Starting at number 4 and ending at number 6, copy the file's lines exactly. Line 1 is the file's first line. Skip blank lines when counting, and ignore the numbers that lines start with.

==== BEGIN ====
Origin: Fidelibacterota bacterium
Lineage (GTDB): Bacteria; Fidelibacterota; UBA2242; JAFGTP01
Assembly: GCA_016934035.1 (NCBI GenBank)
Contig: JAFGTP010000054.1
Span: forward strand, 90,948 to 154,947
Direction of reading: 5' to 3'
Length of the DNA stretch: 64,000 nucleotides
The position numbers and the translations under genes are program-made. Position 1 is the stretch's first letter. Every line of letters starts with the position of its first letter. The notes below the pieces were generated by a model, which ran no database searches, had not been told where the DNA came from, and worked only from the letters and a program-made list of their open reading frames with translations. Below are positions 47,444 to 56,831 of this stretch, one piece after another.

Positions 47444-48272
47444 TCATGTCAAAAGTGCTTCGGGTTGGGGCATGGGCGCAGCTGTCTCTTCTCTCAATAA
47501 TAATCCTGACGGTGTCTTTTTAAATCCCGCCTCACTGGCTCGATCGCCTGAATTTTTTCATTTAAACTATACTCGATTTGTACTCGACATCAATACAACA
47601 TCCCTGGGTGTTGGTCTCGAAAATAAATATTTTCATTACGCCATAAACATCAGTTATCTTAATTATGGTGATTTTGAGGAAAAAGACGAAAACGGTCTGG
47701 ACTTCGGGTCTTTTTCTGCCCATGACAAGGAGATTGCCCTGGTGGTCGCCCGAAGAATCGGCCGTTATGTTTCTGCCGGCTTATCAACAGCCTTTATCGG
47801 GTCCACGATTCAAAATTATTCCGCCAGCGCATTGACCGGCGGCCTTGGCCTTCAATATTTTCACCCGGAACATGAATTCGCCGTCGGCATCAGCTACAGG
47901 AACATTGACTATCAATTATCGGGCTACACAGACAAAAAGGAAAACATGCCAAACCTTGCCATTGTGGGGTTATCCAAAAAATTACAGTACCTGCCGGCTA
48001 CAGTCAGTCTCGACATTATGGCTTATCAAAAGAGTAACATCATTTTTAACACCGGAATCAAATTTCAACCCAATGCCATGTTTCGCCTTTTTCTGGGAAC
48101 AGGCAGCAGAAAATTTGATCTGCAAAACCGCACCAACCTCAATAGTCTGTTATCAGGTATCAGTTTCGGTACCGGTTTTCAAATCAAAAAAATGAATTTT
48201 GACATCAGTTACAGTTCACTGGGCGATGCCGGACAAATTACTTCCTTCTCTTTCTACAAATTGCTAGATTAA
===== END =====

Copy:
Contig: JAFGTP010000054.1
Span: forward strand, 90,948 to 154,947
Direction of reading: 5' to 3'